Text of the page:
Chye Seng Huat Hardware Coffee - Singapore




The transformation of heritage sites  and architecture into useful, business viable concerns remain a challenge and opportunity for many cities finding themselves making financial, cultural and community decisions as what to retain or change.  Urban landscapes require clever designs and ideas to avoid destruction of unique perspectives from the past to be replaced by the rather bland and harsh architecture that emphasises on business requirements more than those of the local culture.  We can have similar looking skyscrapers when we travel across the world but cities like Barcelona, Penang, Hobart, Mandalay, Prague, Budapest, Kyoto, Kunming and  and Kandy captivate our attention, for they combine perhaps the best of old and new in a rather charming way.






It was rather exciting when Julie introduced us to a barista cafe bar, roastery and coffee hub in an old part of Singapore that still retains early 20th century British colonial shophouse architectural feel.  Utilised for many years as a thriving hardware business site, the ceilings are high, the windows as practical as possible allowing much air flow (especially in the stifling equatorial afternoons) and the inside feeling rather shady.  On the ground floor coffee bar, there is a thriving buzz in contemporary tones of having a cuppa, hosting informal groups and providing a respite from the business pace of Singapore.   It could have still housed a traditional coffee shop with round marble tops, as you can still come across in much of current day South East Asia, but no, the modern owners have placed a work space rectangle in the middle of it all, where guests sitting on the side can watch strong and unique coffee blends being made into loving and appreciated cups of addiction.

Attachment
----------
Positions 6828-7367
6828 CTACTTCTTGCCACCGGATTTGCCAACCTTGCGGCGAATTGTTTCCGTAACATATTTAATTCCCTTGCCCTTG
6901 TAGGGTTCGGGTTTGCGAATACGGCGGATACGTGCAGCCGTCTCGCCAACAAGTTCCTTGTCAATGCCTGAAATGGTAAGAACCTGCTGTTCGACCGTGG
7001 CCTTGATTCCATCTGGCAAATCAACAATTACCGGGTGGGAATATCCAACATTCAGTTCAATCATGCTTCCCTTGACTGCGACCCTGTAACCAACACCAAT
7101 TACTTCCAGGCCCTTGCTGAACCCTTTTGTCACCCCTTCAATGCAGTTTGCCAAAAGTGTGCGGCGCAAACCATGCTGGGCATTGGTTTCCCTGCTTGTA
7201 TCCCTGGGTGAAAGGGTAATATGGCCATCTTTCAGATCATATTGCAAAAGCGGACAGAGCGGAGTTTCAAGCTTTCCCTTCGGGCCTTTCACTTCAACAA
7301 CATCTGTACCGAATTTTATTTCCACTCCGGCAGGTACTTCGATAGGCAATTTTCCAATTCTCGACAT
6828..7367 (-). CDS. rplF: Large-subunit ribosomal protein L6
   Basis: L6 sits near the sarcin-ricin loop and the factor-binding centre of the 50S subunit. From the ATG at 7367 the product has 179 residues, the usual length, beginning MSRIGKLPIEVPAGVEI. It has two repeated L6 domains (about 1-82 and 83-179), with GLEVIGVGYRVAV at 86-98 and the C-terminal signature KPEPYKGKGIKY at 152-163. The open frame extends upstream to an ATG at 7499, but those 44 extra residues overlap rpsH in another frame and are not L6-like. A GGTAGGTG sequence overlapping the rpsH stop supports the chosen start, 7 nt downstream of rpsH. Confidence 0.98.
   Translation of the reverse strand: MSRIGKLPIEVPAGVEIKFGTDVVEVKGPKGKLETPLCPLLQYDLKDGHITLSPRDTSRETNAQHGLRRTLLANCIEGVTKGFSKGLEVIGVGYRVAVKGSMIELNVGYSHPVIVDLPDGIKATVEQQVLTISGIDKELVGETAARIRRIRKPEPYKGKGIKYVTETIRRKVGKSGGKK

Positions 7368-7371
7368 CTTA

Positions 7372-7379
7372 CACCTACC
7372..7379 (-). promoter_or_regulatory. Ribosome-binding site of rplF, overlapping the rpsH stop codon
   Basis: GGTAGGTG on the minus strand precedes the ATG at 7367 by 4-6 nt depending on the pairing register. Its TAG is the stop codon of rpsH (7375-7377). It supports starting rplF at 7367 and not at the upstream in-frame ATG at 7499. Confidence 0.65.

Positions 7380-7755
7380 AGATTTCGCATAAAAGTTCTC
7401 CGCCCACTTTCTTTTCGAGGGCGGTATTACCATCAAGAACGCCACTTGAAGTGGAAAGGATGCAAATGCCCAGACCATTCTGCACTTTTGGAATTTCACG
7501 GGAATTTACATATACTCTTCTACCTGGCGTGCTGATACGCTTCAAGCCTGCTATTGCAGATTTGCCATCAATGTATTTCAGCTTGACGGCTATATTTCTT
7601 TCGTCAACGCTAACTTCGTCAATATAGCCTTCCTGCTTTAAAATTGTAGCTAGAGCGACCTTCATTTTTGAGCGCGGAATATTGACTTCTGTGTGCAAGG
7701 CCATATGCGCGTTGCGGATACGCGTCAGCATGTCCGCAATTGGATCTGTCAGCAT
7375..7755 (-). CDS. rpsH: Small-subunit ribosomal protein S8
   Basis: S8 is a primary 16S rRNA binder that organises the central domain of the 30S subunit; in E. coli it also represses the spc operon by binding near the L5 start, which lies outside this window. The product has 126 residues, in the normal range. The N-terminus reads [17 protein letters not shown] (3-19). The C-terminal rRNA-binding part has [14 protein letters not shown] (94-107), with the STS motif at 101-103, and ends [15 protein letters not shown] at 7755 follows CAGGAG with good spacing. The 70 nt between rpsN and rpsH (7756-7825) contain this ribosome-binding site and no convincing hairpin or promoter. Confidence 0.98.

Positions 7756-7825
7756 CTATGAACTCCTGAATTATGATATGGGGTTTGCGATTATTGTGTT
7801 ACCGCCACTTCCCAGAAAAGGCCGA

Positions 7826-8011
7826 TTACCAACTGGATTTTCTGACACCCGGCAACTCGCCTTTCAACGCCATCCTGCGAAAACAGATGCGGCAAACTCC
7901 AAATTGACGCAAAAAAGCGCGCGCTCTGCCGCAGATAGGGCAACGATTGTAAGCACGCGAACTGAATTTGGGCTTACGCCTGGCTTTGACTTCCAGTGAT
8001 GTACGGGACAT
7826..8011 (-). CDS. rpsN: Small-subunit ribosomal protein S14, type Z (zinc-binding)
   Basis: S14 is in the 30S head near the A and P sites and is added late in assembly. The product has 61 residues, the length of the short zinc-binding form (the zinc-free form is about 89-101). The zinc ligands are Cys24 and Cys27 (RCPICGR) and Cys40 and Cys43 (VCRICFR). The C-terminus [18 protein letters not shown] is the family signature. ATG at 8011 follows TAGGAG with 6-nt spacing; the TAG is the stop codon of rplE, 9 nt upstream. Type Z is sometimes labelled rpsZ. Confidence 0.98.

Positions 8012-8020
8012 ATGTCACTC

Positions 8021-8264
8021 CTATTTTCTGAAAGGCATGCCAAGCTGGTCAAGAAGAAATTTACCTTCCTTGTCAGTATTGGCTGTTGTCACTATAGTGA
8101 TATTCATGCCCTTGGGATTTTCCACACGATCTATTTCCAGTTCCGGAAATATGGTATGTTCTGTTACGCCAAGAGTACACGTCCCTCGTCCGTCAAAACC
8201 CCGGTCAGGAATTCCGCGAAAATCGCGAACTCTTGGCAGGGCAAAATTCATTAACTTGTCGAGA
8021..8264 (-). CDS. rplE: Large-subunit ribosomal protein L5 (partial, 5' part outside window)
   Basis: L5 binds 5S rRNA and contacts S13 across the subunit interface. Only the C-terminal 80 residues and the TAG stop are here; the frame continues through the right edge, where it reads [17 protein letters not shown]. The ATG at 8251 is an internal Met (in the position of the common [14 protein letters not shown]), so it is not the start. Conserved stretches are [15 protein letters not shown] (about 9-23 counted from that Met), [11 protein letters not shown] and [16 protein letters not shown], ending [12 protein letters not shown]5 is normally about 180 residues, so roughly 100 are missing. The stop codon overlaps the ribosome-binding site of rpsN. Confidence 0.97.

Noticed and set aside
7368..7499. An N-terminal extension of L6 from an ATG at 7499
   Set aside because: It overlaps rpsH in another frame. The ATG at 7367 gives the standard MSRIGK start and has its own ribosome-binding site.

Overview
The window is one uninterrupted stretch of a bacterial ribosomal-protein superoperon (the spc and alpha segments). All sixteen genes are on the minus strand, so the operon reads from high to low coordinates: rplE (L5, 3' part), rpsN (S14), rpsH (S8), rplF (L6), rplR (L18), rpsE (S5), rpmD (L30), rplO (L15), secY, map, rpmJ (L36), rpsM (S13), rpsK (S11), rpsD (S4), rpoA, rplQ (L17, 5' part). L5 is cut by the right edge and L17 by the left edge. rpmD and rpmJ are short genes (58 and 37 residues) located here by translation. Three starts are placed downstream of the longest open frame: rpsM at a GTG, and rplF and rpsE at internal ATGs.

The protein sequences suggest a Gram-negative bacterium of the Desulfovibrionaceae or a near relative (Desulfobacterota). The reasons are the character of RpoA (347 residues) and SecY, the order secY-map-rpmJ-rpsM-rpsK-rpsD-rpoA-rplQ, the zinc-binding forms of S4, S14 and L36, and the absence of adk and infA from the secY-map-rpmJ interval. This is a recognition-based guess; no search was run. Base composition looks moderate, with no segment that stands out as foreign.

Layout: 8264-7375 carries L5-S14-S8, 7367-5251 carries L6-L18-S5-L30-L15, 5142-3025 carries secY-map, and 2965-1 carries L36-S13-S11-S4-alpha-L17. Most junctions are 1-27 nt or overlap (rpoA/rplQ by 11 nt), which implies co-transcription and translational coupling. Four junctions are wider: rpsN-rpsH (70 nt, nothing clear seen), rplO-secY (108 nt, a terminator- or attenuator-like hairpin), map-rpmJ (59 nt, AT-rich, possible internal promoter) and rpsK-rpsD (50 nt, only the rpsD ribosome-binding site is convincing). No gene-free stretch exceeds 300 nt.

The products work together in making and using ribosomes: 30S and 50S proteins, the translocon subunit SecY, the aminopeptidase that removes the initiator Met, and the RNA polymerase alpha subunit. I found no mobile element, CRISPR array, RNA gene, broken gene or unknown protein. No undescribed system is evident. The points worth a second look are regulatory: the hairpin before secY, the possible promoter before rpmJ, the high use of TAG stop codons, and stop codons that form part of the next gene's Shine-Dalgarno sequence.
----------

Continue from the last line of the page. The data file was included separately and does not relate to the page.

The cups we had were on the strong side but I also appreciated the creamy and flavourful undertones.  Papa Palheta.  Coffee is the theme here, even if there is a small interestingly named selection of snacks and cakes available.  Old School refers to a vanilla ice cream sandwich.  The meatball pasta and smoked duck salad are straight forward enough, but what is the "Huat" Breakfast?  To me it was akin to the Aussie Big Breakky - it is lavished with grilled tomato, chicken sausages, ham steak, potato salad and a choice of eggs on toasted brioche.

The upper floors are dedicated to other aspects of the coffee business - roasting, gadgets, etc.

You are not near any shopping centre, MRT station or easy parking.   It can be not that easy to even locate the place, they may be back packer's accommodation nearby and it looks like a gathering hole for coffee lovers.  Industrial lights, gallery spotlights and louvre windows shape the atmosphere as well.   Ceiling fans co-exist with air conditioning units.  There is ample outdoor seating, even if it means a mainly evening thing due to the weather in Singapore.   The commercial coffee blending machines are enormous, stark black and impressive.  The wall on the ground floor must be displaying the widest range of coffee related stuff I have seen in Singapore.





Chye Seng Huat Hardware Coffee is located at 150 Tyrwhitt Road, Singapore (Lavender / Farrer Park area).  The Hokkien name of the place CSH means to flourish again, and this is exactly what the CSHH is doing in terms of the roasting coffee scene in the island republic.

Opening hours are from 9am to 7pm every week day  except Mondays.
On weekends, the CSHH is open from 9am to 10pm.

Vehicle parking is best at the nearby Jalan Besar Stadium.   Incontrast to most Aussie cafes, this is one that is open for business till late night.



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